Luther Richmond Spotlight

Luther Richmond ‘07 was fascinated by the research being conducted in the field of Communication as an undergraduate student. He made the most of his time at UCSB by taking a wide variety of classes and accepting multiple internships in order to find his true calling in life. He ultimately discovered his niche in counseling after a positive experience taking part in a campus-based cultural counseling initiative.

Upon returning to the UCSB campus, Luther has helped new Gauchos through one-on-one counseling sessions using a caring, holistic approach. By addressing all factors that may disrupt a student’s success, Luther is able to provide the necessary support to assist that individual beyond academic performance. Such rewarding work and relationships have maintained Luther’s passion and energy toward his students’ success and futures.

What was your most memorable experience as an undergraduate in the Communication department? How about as a staff member?

I studied Communication at UCSB from 2003-2007, which was when the department was internationally emerging as a top program. As a young second year, I remember being fascinated by the discipline as a whole. I hadn’t been exposed to the wide breadth of topics within Communication and had no idea such interesting research was being conducted. I enjoyed the support of professors like Dr. Howard Giles and Dr. Cynthia Stohl, who taught Communication & Aging and Organizational Communication, respectively.

What inspired you to pursue your Master’s in Counselor Education at San Jose State?

Going into my third year, I accepted an internship in a field I originally was really excited about but it ended up not being what I expected. Thankfully, that same quarter, I accepted a position as a mentor for a campus-based initiative that focused on supporting local K-12 Native American students. I took a sports-based approach to coach these individuals and their families in their journey toward higher education.

As I compared the two experiences, several points became clear to me – what I valued, what motivated me, and what type of work would make me feel rewarded and purposeful. Going into my senior year, I felt more confident that I had the intangibles needed to become a good counselor. I also visited counselors in the Educational Opportunity Program (EOP) on campus who helped guide me through the graduate school application process.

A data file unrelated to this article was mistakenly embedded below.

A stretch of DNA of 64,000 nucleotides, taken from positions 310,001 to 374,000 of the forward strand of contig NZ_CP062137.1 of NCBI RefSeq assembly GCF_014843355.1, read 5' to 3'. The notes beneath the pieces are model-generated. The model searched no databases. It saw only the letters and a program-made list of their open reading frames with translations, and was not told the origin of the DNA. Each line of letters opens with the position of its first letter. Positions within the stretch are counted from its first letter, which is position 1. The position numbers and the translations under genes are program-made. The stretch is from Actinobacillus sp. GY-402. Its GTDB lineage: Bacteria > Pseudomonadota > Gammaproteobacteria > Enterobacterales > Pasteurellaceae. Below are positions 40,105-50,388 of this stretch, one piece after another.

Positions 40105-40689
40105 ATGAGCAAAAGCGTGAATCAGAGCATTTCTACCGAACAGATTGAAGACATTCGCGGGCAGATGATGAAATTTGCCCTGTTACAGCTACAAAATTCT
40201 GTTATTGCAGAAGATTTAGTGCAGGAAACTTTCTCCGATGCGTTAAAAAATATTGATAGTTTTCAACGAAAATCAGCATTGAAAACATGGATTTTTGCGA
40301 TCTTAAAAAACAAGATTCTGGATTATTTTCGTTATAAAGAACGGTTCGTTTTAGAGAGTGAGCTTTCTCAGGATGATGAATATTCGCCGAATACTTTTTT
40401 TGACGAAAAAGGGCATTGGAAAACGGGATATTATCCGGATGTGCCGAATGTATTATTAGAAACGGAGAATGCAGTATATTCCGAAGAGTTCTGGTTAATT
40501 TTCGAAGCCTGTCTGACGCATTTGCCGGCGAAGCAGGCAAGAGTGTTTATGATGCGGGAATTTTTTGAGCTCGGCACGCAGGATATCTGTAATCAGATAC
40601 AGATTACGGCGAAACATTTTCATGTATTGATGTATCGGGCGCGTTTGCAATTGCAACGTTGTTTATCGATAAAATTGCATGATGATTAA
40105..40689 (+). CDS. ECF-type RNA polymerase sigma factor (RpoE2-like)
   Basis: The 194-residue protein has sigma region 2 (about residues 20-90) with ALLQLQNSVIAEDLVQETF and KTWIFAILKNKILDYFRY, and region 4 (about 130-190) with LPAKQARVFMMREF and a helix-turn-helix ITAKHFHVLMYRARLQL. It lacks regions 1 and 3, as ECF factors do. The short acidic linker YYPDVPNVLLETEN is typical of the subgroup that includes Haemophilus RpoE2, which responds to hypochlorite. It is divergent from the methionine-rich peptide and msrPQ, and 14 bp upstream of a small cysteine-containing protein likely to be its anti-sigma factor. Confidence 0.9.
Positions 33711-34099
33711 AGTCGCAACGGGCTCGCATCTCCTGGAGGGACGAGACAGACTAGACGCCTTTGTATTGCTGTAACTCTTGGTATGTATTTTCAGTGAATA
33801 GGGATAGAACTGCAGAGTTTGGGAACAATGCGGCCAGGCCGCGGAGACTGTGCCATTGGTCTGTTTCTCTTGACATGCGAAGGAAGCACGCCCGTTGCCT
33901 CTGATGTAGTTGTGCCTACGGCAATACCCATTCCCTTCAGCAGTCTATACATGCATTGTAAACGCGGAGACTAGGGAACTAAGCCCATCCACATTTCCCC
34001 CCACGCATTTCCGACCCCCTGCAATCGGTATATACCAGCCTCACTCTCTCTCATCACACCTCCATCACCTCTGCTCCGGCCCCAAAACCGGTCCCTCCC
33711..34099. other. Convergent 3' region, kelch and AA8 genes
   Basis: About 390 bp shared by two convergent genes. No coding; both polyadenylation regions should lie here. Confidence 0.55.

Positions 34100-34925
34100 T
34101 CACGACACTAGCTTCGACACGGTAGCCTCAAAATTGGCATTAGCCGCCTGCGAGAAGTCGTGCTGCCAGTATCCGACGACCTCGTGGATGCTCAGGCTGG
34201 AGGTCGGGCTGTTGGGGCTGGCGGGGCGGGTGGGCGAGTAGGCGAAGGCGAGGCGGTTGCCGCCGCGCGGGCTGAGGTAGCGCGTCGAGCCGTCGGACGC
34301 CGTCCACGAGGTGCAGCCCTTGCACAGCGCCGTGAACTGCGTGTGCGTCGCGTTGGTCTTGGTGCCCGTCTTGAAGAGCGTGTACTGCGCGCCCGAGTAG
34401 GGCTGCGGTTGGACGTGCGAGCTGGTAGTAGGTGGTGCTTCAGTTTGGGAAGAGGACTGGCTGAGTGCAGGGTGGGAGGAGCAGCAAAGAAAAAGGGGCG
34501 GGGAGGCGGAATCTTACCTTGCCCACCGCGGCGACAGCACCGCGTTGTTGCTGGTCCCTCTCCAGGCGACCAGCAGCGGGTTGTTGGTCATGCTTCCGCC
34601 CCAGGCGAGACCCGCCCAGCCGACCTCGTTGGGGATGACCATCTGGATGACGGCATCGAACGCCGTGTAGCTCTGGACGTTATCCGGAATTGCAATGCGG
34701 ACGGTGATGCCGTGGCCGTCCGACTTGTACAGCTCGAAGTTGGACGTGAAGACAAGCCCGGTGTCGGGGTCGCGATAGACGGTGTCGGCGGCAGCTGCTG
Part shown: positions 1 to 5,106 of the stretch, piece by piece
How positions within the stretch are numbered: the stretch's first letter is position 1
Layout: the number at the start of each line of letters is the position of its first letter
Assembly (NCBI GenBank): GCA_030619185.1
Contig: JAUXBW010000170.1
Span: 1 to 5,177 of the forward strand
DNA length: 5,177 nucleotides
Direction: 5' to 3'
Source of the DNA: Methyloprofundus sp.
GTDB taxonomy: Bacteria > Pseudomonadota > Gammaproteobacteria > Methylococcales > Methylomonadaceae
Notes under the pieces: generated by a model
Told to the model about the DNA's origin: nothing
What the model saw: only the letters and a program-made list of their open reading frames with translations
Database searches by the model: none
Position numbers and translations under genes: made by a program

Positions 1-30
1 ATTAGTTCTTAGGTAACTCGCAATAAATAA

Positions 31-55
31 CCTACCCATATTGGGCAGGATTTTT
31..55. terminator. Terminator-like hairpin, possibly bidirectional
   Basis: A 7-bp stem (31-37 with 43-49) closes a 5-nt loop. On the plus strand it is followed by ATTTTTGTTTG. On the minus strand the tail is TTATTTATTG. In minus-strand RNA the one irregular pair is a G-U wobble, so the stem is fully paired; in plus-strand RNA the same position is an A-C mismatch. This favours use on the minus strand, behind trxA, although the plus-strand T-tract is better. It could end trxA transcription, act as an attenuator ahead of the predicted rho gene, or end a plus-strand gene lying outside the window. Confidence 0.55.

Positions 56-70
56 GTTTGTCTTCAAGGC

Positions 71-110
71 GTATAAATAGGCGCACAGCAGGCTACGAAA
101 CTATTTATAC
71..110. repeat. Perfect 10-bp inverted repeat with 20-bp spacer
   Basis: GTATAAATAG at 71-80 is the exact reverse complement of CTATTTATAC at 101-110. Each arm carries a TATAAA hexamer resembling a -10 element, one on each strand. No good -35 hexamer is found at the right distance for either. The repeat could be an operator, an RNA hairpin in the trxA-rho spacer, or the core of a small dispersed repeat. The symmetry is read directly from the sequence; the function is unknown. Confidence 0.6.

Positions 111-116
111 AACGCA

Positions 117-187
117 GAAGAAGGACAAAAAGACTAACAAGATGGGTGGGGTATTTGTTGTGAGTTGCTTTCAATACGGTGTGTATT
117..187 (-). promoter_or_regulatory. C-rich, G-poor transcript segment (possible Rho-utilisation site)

Tell me about the work you do now at UCSB as an EOP Counselor and Coordinator for various centers. What is the most rewarding part?

My position has several areas of focus, which include academic achievement counseling, coordination of the Summer Transitional Enrichment Program (STEP), and coordination of the American Indian & Indigenous Cultural Resource Center (AIICRC).

In my counseling, I help students navigate a variety of issues related to student life. We take a holistic approach to our counseling, which means that in any given appointment, the student and I may touch on academics, finances, time management, relationships and other personal issues. We reframe perspectives and review student-initiated options for resolutions to best address the issues for the individual.

The purpose of STEP is to assist first year, first-generation EOP students with their transition to university life by hosting a week-long residential stay on campus before students’ first quarter.

The AIICRC provides a space for students to connect and learn about their heritage and other Indigenous cultures. I provide mentorship, counseling, and cultural connection support to help improve first-generation students’ families socio-economic status and build long term goals for the individuals. I love what I do at EOP; all of this work is very rewarding to me in different ways.

What brought you back to UCSB as a staff member?

I love UCSB from the community of students and staff to the location. I'm a third generation local, born and raised on the Eastside and have a large family here in town, so I always imagined living nearby. I had the chance to work in the middle and high school settings but after a few years, I knew that higher education was the right fit.

How does your work involve UCSB alumni?

I connect with alumni during many of our EOP events such as the Celebration of the Black Gaucho Family Weekend, Celebracion de la Familia, Harvest Dinner, and Alumni weekend events. I also stay in touch with many of my former students who visit often and I’ve enjoyed seeing them develop into professionals, start their own families, and accomplish what they set out to do.

What piece of advice do you have for incoming Gauchos?

I have so much advice for incoming Gauchos, so make an appointment! Generally, I would encourage all students to get familiar with and use campus resources. Find out what's going on and get involved with groups and organizations that you are passionate about! College is about so much more than just getting your degree. The growth you will experience just by being immersed in such a new place will surprise you. Next, spend a good amount of time reflecting on who you are and who you'd like to become. What experiences do you want to have? What do you want to improve on? What do you want to learn more about? College goes by so fast that if you don't reflect intentionally, it can be difficult to get to where you want to go and be who you want to be.

By Ellah Foster '24